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and whatever you hide and whatever and whatever, sorry, and whether you hired your word or publish it, he certainly has full knowledge of the secrets of all hearts. Should he not know that he created and he is the one that understands the finest mysteries, and is well acquainted with them? So it follows that if he is the one who created us, who created our innermost

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thoughts, how can he doesn't really know what we think of it? So the slightest thought that even passes in our mind without telling anyone? Definitely, who knows?

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So maybe the last thing that we could

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mention here, regarding the attribute of omniscience of knowledge of Allah is how does this concept of omniscience or that Islamic concept of omniscience of Allah relate to the similar attribute in the Judeo Christian tradition? Well, I hope I don't sound like always trying to show the differences. Of course, I must show and we have repeated that in several programs that the origin of all three monotheistic faiths and others also has proceeded from Allah. But of course, as time went on,

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apparently, philosophical and theological arguments sometimes have accepted the Preston revelation. But

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even though of course, you could say that the basic notion of the old embrace of knowledge of God isn't the Quran as it is also in the Bible. But you find the Quran is more strict, there is no muddying of that thought whatsoever by any citation that could be misinterpreted, to mean anything less than full knowledge, in order to again, make the discussion on objective and clear basis, I refer again to the to the Bible, the King James Version. And there are two citations that strike me. And these are not the only ones, but this one, to strike me as really not totally consistent with the Quranic conception of the knowledge of God. Let me quote them directly. For example, in the book

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of Genesis and chapter 11, verses five,

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five, I would say to seven or six,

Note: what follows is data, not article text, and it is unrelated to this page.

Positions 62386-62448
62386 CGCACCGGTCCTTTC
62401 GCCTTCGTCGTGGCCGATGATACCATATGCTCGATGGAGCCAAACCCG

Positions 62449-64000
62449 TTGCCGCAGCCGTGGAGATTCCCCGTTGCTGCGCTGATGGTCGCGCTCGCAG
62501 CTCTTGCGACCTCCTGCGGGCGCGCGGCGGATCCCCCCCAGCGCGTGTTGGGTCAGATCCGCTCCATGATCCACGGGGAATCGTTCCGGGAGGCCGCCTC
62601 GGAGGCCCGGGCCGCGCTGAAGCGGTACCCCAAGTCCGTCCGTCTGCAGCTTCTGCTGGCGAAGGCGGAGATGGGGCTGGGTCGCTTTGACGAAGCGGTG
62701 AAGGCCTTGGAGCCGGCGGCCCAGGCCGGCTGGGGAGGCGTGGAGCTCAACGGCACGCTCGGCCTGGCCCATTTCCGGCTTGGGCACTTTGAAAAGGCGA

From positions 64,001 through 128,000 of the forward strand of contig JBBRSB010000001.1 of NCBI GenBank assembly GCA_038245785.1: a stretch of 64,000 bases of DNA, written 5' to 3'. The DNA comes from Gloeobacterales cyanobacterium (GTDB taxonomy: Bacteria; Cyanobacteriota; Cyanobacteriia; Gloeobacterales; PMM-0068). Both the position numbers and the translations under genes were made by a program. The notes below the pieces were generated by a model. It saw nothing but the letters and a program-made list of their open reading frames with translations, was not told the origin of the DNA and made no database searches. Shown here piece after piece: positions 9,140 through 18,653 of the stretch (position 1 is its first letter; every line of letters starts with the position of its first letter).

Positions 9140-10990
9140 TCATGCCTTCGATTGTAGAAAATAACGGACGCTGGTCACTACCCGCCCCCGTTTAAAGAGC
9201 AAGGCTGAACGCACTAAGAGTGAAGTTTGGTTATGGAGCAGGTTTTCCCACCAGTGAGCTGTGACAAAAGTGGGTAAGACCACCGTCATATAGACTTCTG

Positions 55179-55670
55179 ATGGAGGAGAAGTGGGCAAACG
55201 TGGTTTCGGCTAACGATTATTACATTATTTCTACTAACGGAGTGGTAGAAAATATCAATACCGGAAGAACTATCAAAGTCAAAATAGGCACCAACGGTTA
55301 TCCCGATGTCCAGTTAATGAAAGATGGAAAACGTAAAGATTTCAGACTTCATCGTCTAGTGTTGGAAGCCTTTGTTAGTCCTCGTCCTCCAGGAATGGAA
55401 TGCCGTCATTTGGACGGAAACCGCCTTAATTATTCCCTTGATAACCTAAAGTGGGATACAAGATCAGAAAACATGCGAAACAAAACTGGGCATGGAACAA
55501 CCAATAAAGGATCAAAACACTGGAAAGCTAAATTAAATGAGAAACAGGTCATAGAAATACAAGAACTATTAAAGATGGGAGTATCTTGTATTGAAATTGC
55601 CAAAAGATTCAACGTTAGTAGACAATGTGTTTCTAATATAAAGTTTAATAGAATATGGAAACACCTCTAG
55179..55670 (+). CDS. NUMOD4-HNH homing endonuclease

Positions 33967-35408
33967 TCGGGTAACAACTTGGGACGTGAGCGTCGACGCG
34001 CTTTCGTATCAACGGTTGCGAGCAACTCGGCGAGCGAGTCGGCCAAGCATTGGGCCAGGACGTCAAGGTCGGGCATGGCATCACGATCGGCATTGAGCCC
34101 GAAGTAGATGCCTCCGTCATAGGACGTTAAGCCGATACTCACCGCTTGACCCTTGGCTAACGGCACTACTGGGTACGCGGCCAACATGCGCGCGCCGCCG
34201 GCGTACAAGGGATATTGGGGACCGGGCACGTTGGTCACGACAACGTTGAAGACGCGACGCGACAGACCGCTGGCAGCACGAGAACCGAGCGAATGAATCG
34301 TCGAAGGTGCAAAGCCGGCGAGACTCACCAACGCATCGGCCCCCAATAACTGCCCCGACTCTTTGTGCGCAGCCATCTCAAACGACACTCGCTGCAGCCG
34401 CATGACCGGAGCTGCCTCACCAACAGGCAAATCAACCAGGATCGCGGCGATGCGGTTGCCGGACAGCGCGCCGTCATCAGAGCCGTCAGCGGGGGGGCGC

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describing the attempt of humans to build the Tower of Babel. And the tree, it's starting from verse five, and the Lord came down to see the city and the tower which the children of men bended. And the Lord said, Behold, the people is one, and they have all one language. And this they begin to do, and now nothing will be restrained from them, which they have imagined to do. Go to let us go down, and they're concerned their language, that they may not understand one another's speech. Now, when I read that, or anyone really reads it, you get the impression somehow that

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God or Allah did not realize that people would be smart and intelligent not to be able to build the tower, the Tower of Babel, that we just discovered that they did that, aside from the fact that it might carry also the connotation that maybe God was worried about the the arrogance or scared of the power of the humans, which again, would be contrary to the standard concept of God being all powerful and all knowledgeable. The second citation is in the book of Exodus, chapter 32, verse 14, and the tree it's, and the Lord repented of the even which he thought to do unto his people. Notice here the Lord repented of the evil. Now again, when you say defense, we as human beings, we can

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depend, because we are sinful, we are imperfect. We don't have full knowledge, and sometimes you do something wrong, say I was ignorant, I was bad, I repent, but to attribute to the Creator Himself, that he has to repent, also carries the meaning that somehow he didn't know. Or he rushed too much in his decisions. We didn't have full knowledge when he decided, and as I indicated before, this notion does not have any parallel in the Quran, which insists that the knowledge of Allah is perfect is complete, that

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he did not really get into this kind of human type of false. In fact, this might relate to another interesting issue, which relate to the knowledge Also, sometimes in my discussion with some of my Christian friends, one time I participated in

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interfaith debate. And one of the my friends in Montreal, a priest, he said that